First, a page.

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The “Dark Side” Of Dolphins (And Humans)

Dolphins are beautiful, playful and intelligent creatures.  People who have had the chance to swim with dolphins often describe it as an experience of spiritual communion.  Some have commented on how harmoniously a pod of dolphins lives together, and wished humans could get along so well.

But dolphins have a dark side.  They don’t exactly follow a vegan or macrobiotic diet.  In fact, they don’t eat veggies at all.  They’re carnivorous predators, and they have sophisticated techniques for rounding up, and gobbling up, big groups of fish at a time.

Dolphins Have a What?

Did it sound silly to you when I said “dolphins have a dark side”?  It sure did to me.  After all, dolphins don’t choose to be carnivores.  That’s how they’re designed (or, I guess, how they randomly came to be, depending on what you believe).  There’s nothing “dark” or “evil” about one animal eating another.

So, for me, that raises the question:  why do we tend to see humans as having a “dark side”?  Why do we tend to cast emotions like anger, sadness, and envy — feelings humans seem to be designed to experience — as “negative,” “evil,” or “bad”?

Why Believing In “Negative Feelings” Creates “Negativity”

I think the idea of “negative emotions” is one of our culture’s most crazy-making notions.  This is especially clear in the way parents relate to their kids.

We often see a parent thinking this way:  I felt angry when my child did X; anger is a “bad” emotion I’m not supposed to feel; my child is “to blame” for my anger; thus, I will hit or demean my child to take revenge for how they “made me feel.”

I think there’s a good chance that, if we stopped seeing anger as a “negative emotion,” there would be a big shift in how parents relate to their children.  Instead of trying to “hurt their children back” when they felt angry, perhaps parents would become able to simply tell their children how they were feeling.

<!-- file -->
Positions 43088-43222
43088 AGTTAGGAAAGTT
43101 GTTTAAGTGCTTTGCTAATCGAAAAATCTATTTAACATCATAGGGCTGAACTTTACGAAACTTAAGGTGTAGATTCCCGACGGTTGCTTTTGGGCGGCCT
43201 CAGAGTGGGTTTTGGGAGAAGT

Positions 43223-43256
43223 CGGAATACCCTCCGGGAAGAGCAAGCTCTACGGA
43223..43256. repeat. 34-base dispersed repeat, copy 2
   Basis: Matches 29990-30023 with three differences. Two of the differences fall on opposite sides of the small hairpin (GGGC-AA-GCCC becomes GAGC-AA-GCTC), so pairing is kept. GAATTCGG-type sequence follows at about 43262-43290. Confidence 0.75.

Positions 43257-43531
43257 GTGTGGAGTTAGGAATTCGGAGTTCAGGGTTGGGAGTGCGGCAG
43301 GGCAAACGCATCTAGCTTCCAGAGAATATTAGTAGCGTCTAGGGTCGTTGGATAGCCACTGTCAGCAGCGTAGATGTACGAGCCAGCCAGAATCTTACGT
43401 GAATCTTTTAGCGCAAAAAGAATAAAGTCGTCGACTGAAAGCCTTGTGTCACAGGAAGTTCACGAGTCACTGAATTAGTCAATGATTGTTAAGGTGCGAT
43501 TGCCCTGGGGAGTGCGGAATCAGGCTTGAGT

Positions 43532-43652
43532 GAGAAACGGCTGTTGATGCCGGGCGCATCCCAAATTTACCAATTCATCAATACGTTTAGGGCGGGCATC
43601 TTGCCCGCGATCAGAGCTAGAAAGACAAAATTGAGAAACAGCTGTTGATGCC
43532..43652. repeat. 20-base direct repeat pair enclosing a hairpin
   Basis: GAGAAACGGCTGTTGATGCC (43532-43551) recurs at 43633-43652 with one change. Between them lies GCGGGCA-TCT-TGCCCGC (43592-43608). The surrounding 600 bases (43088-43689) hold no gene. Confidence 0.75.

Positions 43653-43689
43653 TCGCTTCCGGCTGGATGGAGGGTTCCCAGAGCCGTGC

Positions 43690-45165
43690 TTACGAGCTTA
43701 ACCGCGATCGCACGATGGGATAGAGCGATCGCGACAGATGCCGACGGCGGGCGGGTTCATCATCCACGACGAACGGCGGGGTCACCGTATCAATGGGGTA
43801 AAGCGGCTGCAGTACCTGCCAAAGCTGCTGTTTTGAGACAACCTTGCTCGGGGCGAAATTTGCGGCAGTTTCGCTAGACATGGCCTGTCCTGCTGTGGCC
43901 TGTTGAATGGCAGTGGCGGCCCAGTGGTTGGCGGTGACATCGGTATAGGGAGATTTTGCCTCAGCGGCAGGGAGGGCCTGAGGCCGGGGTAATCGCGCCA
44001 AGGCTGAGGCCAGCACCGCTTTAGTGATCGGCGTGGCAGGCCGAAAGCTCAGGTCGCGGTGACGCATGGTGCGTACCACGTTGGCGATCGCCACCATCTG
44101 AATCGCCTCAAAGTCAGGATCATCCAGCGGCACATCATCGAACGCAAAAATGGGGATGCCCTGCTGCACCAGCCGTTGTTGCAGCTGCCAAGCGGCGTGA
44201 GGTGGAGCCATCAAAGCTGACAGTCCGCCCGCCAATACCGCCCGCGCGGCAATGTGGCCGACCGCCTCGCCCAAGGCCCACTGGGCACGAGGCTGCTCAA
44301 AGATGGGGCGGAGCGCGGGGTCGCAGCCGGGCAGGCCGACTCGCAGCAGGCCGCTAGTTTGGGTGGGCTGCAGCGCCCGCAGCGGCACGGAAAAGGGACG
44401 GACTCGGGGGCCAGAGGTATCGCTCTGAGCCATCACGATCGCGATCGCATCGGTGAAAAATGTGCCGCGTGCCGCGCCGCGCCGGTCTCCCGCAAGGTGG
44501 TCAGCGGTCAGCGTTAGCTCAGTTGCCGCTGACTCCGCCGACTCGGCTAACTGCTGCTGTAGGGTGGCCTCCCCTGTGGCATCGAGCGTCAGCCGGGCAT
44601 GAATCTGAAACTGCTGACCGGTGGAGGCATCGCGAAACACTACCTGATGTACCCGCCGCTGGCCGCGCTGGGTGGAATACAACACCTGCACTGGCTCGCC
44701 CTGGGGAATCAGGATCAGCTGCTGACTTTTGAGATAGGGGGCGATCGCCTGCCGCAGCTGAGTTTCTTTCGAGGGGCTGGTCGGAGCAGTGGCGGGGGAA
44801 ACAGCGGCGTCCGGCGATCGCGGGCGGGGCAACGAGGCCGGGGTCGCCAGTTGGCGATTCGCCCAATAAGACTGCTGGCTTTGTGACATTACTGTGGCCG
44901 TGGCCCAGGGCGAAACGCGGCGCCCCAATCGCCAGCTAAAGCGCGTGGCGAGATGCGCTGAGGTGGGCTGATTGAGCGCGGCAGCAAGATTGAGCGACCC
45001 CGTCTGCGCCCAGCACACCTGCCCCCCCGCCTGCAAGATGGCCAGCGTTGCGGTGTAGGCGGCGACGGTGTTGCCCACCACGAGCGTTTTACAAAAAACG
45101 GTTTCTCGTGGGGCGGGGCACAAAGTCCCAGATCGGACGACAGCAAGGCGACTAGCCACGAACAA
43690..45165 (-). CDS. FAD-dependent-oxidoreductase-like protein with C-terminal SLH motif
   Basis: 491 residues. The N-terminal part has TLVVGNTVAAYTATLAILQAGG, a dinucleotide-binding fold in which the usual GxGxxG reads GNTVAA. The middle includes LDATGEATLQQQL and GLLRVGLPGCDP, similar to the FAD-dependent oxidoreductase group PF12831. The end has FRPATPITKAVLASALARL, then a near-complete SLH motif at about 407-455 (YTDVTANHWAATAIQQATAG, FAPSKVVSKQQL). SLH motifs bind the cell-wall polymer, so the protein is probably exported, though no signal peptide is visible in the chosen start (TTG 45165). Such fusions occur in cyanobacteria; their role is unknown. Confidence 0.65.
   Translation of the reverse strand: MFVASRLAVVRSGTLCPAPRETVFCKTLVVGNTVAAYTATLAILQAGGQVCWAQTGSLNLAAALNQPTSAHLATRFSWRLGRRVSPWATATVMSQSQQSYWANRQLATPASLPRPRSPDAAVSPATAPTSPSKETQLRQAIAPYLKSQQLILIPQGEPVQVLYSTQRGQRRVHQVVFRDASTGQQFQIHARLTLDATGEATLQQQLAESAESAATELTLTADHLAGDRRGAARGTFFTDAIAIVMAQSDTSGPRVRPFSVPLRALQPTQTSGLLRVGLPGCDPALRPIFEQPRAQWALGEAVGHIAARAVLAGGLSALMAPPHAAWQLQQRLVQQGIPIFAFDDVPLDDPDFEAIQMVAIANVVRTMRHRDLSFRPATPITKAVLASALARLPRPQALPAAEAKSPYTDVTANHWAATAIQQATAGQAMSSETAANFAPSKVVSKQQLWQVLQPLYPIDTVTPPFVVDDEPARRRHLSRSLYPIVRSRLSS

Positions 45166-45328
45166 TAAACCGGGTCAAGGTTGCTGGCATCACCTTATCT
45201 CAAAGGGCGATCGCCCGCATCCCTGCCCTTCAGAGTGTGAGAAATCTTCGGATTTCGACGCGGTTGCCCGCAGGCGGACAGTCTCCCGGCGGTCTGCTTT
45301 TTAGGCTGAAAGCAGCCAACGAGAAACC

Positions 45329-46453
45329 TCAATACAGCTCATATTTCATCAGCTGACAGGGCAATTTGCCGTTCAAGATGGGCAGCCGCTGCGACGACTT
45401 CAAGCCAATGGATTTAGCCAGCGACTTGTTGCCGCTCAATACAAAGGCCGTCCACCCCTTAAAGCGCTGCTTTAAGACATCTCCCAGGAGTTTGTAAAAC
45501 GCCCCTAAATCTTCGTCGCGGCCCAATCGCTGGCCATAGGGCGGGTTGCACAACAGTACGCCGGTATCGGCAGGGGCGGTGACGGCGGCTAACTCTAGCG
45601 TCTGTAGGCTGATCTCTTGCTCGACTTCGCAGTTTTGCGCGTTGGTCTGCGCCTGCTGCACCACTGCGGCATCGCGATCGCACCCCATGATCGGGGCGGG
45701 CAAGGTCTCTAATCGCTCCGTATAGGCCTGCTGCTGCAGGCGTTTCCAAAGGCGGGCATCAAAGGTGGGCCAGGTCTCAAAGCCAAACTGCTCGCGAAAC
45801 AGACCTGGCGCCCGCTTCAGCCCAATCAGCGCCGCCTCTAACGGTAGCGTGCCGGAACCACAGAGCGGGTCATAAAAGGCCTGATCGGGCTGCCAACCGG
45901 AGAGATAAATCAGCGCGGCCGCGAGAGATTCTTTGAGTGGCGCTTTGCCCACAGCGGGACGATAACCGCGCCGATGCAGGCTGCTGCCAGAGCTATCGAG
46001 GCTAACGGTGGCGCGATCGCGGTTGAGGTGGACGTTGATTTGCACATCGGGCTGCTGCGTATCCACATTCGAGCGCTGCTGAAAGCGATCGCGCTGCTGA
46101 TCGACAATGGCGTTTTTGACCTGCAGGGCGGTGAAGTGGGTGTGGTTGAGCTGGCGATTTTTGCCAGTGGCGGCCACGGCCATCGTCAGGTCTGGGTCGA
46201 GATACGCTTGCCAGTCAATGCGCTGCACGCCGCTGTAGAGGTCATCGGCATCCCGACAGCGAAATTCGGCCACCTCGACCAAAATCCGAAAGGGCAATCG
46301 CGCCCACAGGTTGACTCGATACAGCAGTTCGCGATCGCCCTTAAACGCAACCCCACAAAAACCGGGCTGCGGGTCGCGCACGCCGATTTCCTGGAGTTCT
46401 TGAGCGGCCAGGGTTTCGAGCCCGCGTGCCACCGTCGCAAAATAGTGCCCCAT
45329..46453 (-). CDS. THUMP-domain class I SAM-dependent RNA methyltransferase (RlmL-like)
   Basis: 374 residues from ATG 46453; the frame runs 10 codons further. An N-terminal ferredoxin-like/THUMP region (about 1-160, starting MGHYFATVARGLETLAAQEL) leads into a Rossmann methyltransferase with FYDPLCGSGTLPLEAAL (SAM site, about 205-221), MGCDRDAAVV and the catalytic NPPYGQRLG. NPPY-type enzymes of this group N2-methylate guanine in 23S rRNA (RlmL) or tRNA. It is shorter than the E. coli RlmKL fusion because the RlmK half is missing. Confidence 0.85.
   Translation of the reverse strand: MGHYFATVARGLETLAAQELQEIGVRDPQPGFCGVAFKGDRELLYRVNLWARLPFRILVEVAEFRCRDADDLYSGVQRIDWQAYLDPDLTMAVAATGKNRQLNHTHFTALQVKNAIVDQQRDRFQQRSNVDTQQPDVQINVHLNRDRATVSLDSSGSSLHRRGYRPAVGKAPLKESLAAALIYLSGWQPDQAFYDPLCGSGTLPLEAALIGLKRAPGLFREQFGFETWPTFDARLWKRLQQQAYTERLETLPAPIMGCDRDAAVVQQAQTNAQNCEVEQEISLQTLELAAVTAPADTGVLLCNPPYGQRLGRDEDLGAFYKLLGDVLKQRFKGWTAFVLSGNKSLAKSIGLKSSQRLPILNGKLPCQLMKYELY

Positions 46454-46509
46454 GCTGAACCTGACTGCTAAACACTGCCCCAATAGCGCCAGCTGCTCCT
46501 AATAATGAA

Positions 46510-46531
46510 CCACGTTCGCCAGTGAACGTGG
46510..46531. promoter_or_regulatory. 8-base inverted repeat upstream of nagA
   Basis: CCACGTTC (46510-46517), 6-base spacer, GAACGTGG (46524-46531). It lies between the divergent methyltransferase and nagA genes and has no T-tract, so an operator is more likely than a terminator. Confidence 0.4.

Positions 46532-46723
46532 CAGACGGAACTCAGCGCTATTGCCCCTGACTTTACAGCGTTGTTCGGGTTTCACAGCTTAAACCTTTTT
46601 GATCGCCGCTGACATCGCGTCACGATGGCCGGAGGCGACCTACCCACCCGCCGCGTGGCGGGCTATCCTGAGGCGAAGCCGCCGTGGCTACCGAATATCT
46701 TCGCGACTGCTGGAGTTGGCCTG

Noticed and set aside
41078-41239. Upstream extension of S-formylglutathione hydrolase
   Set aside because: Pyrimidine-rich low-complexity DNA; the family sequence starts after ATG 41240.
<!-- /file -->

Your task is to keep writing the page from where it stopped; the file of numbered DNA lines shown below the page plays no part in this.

Please Just Drop The “Shark Grin”

And how about sadness?  So often, I meet people who are forcing their faces into a rigid grin to hide how sad they feel, because they think it’s weak, inappropriate, or an imposition on me to show what’s really going on for them.

When I’m with a person who seems to be trying really hard to hold back their sadness, I’ve taken to simply asking them if they’re feeling sad.  If they’re willing to drop the smile and admit it, both of us usually feel so much more relaxed.

I think learning to accept that we’re all going to feel angry, sad, envious, and so on from time to time, and that we can’t, and don’t need to, “get rid” of those feelings, is such a key part of our growth.  Just as dolphins are designed to eat fish, humans are designed to experience “dark emotions” once in a while.

Oh, and I’ve got some more Johnny Signs videos to share with you.  Some people have asked whether it’s okay to laugh at these, and my response is:  you have my blessing.  Enjoy!  (Again, if you like them, I’d appreciate a “Like” on YouTube.)